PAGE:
Well, now we know why Saudi Arabia held out for Carbon Capture & Storage to be eligible for CDM funding at Cancun. Sequestering CO2 in the ground is being looked at by three Middle Eastern countries, Kuwait, Saudi Arabia, and the UAE that lead the world in production of greenhouse gases from oil production.
According to a study conducted by Australia’s Carbon Capture and Storage (CCS) Institute, there are currently 243 CCS projects in development worldwide, of which only 85 are large scale. Carbon Capture and Storage is a promising technology that could reduce the damage done to the climate by the mining and use of fossil fuels. But it is a very new and untested technology. As yet, only eight large-scale CCS projects are actually in operation.
CCS makes sense for an oil company from a business point of view. It can boost the production of dying oil fields with CO2 injection, or prevent the waste of energy in an energy-hungry region, by flaring natural gas.
But despite being rich in oil – the one substance the entire world is dependent on – the nations involved are all looking for the world to pay for the projects, through Clean Development Mechanism (CDM) financing, whereby developed countries pay for projects in the developing world that reduce greenhouse gases.
The kingdom is seriously looking into Carbon Capture and Storage (CCS), according to Bloomberg. Aramco will pump 40 million cubic feet a day, at a cost of $340m from two gas-processing plants into a section of Ghawar, the oil field that produces about 5 million barrels of crude a day on average. Saudi Aramco has planned and designed the carbon-dioxide capture facility and transport system and has starting building it, al Ashgar said today. If the pilot project succeeds, the entire oil field will be utilized for CCS.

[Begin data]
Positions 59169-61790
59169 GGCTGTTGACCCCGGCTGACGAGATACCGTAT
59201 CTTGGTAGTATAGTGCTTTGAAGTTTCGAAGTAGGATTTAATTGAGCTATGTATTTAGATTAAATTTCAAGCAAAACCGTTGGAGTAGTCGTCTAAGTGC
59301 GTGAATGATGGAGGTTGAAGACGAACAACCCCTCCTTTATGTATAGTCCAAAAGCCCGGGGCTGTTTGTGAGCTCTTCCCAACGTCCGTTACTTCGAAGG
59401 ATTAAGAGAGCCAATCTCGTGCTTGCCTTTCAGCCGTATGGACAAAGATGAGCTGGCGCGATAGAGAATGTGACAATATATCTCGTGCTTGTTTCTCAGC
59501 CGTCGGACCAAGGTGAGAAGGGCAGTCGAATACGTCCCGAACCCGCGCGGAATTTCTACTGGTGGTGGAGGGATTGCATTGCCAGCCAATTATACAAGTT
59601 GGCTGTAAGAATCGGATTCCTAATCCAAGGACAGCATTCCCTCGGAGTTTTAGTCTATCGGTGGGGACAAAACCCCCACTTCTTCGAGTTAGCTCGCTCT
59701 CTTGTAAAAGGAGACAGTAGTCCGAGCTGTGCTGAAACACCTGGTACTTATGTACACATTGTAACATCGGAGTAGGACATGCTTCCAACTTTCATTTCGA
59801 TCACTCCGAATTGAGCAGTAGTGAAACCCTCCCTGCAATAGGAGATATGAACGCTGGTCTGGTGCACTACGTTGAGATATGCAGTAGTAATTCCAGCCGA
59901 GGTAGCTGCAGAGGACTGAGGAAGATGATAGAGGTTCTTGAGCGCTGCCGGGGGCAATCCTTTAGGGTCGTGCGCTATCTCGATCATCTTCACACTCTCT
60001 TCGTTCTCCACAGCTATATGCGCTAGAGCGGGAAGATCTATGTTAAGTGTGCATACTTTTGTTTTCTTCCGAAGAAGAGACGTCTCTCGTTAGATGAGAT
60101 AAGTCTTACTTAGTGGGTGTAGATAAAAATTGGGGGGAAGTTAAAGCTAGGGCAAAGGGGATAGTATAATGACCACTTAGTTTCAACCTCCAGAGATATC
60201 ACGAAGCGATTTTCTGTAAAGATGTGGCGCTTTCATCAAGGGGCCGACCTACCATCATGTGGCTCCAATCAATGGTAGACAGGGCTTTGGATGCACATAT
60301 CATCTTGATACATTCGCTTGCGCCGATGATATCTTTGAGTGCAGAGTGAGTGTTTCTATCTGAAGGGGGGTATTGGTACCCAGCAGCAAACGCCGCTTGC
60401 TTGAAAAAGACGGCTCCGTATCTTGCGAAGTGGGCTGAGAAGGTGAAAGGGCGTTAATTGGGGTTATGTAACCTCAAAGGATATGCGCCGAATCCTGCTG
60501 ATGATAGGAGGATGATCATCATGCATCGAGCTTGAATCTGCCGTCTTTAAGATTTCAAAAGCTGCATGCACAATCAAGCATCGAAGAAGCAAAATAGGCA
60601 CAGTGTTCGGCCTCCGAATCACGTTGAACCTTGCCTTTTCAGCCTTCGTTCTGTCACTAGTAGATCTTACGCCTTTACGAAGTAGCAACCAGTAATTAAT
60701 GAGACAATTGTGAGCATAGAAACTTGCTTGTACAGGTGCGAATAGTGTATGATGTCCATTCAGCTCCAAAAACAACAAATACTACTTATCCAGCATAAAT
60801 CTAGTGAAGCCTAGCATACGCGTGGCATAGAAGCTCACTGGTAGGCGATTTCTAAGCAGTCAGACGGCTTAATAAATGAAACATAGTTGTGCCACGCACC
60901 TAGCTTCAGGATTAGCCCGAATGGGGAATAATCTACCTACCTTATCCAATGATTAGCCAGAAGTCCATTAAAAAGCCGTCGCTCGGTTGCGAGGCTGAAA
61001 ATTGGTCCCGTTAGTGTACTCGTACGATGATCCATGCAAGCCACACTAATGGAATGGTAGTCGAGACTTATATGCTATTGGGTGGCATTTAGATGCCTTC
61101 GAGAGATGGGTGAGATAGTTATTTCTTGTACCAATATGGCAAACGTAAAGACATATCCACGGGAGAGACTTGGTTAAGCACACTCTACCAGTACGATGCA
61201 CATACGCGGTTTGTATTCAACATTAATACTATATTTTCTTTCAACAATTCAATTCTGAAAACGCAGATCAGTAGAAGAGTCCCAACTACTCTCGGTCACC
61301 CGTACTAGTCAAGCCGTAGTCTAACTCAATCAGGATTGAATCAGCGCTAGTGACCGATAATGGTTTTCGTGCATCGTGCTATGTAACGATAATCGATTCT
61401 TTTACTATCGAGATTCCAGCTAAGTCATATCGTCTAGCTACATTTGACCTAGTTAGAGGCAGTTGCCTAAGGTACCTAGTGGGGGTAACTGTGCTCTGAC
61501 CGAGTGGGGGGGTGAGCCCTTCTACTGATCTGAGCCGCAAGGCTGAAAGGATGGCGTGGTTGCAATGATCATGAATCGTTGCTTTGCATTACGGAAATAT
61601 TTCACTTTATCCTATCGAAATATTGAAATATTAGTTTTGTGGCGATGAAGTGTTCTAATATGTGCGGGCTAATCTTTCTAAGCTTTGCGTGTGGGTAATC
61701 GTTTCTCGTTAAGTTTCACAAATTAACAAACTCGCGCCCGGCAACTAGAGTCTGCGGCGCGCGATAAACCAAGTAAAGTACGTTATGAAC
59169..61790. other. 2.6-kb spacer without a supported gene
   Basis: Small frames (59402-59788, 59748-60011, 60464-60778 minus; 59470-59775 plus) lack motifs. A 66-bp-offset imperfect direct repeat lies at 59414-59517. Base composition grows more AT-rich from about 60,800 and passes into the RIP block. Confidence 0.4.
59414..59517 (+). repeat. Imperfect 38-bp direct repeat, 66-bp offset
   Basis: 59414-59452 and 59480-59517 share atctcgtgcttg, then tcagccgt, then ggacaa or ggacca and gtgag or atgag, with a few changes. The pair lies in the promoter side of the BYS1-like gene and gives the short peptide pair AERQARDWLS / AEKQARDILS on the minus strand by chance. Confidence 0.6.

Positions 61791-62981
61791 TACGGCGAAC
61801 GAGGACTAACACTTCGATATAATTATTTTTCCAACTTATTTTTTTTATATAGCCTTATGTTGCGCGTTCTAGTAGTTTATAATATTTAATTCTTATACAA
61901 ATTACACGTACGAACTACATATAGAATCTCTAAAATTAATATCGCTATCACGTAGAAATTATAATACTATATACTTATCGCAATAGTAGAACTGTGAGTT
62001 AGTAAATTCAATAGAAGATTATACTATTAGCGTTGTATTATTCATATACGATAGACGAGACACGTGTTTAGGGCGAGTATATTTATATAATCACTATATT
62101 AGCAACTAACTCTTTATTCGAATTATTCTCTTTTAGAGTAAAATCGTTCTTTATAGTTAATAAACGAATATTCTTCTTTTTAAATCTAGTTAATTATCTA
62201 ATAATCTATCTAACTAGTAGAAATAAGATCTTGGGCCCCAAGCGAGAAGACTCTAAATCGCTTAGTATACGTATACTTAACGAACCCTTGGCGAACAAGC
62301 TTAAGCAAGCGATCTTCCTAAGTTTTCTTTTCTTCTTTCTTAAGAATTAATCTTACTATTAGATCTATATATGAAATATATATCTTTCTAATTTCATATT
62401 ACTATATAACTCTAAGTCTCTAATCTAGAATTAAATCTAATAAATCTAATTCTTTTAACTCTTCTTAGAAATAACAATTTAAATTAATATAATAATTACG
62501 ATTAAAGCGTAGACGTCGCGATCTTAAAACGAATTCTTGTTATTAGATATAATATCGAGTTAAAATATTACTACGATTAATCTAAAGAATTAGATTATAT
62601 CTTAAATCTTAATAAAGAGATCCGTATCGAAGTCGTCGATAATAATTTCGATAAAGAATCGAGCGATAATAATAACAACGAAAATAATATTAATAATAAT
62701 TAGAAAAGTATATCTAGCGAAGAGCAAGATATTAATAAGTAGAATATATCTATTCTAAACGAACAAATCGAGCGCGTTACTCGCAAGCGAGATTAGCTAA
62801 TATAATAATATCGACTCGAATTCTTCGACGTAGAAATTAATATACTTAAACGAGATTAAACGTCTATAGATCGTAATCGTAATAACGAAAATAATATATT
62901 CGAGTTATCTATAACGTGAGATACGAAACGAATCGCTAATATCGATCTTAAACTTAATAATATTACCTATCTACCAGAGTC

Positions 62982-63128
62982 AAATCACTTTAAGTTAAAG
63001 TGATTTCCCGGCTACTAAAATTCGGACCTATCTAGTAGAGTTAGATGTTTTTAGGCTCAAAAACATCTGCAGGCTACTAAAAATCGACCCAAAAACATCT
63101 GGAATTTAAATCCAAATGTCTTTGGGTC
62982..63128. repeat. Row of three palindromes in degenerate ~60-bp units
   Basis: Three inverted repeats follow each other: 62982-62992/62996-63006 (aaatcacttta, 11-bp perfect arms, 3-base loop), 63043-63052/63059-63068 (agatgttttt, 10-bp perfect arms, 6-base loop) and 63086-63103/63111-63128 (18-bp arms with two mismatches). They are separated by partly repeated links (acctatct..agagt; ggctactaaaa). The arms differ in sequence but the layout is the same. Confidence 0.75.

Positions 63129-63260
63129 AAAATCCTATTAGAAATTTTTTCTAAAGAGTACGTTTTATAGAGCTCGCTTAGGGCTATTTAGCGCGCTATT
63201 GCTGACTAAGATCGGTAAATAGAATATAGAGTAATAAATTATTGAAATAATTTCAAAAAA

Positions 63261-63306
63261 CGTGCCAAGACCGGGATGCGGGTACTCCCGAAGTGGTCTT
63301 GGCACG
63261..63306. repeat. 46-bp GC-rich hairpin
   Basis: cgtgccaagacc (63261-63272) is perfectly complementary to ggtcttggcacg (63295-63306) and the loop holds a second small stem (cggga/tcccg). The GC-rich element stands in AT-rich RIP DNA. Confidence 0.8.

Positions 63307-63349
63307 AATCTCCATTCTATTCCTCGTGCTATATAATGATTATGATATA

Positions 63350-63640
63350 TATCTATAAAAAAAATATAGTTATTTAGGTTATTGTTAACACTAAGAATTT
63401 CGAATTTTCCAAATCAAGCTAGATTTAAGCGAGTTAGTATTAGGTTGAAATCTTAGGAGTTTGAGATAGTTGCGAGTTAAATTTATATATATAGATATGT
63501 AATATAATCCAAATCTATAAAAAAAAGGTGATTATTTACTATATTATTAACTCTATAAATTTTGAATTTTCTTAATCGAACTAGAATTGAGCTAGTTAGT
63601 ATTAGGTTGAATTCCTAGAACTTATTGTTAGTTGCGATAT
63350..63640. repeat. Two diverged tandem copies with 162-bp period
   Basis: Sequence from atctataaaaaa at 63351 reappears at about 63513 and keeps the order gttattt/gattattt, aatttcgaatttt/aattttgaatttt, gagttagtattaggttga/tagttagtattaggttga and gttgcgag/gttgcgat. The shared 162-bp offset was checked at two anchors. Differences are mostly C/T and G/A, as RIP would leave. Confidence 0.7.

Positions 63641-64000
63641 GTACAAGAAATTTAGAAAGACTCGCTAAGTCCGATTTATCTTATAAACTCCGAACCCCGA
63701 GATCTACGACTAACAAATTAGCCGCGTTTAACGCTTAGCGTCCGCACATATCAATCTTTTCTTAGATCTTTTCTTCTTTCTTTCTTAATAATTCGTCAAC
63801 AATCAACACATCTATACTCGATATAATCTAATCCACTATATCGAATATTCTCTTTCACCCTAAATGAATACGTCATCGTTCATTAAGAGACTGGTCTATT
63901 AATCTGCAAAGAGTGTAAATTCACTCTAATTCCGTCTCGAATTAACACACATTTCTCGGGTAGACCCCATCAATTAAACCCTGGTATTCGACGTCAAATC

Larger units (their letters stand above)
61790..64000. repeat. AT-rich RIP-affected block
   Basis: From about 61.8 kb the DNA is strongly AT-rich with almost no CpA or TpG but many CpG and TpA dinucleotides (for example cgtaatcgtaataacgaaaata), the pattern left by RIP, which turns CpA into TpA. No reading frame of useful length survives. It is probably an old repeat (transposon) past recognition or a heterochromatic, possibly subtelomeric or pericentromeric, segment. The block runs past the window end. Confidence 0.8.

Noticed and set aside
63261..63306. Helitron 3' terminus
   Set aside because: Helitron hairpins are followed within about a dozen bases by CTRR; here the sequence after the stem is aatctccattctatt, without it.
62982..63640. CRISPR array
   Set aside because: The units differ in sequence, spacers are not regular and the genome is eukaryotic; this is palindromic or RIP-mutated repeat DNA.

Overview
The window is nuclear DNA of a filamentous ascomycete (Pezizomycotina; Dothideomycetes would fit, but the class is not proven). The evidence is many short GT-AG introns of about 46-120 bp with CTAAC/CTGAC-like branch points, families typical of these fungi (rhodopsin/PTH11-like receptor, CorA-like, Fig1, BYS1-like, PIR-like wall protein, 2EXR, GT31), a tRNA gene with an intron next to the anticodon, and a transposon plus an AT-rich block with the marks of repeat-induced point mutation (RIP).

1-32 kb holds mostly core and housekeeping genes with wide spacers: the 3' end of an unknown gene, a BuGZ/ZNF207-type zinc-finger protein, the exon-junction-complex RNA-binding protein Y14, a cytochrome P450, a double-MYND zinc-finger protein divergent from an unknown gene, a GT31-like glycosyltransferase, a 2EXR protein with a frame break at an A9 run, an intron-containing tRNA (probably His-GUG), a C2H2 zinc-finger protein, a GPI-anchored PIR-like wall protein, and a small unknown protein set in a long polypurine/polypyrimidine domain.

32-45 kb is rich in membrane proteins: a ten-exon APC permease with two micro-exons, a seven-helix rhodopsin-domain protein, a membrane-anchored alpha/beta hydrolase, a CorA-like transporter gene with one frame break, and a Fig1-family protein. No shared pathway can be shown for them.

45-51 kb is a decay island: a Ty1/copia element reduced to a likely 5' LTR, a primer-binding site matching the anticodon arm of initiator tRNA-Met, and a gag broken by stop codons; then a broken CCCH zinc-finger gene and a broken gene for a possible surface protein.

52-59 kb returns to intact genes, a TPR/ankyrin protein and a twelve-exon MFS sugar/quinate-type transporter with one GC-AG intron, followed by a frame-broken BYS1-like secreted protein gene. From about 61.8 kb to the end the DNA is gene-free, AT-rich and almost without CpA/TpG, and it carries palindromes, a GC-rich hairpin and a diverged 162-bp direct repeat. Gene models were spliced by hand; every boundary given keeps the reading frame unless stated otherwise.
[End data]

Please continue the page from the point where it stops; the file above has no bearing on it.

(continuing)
Injecting CO2 into oil fields kills two birds with one stone. It helps ease out the last drops of oil. It also reduces greenhouse gases. Fair enough. But is the richest country in the world eligible for CDM funding as a “developing” country?
Kuwait is beginning its first project to capture 450 tons of carbon dioxide daily from its existing facilities starting 2012, following a pilot project that has proved the concept is feasible. And it is looking for CDM funding. “This will be the first project that Kuwait could rely on in claiming credits as part of the United Nations Clean Development Mechanism,” Hamad al Terkait, chief executive officer of Equate, told reporters at Arabian Business.
Abu Dhabi has already been in the forefront of green tech applied to the oil industry. For example it plans to compost its oil industry wastes. But the Abu Dhabi National Oil Co plans to inject 1,750 tons a day of CO2, following a successful pilot project injecting 60 tons a day of carbon dioxide in the Rumaitha field, according to Arabian Business.
Simultaneously, the oil company is also looking at ways to reduce energy waste. Currently it flares 5 billion cubic feet of natural gas daily. Now, with soaring power and industrial demand at home, it is looking into capturing 40 percent of that formerly wasted energy.
But, because stopping the flaring of gas to the atmosphere reduces greenhouse gases, this is also a CCS project, and thus eligible for CDM funding.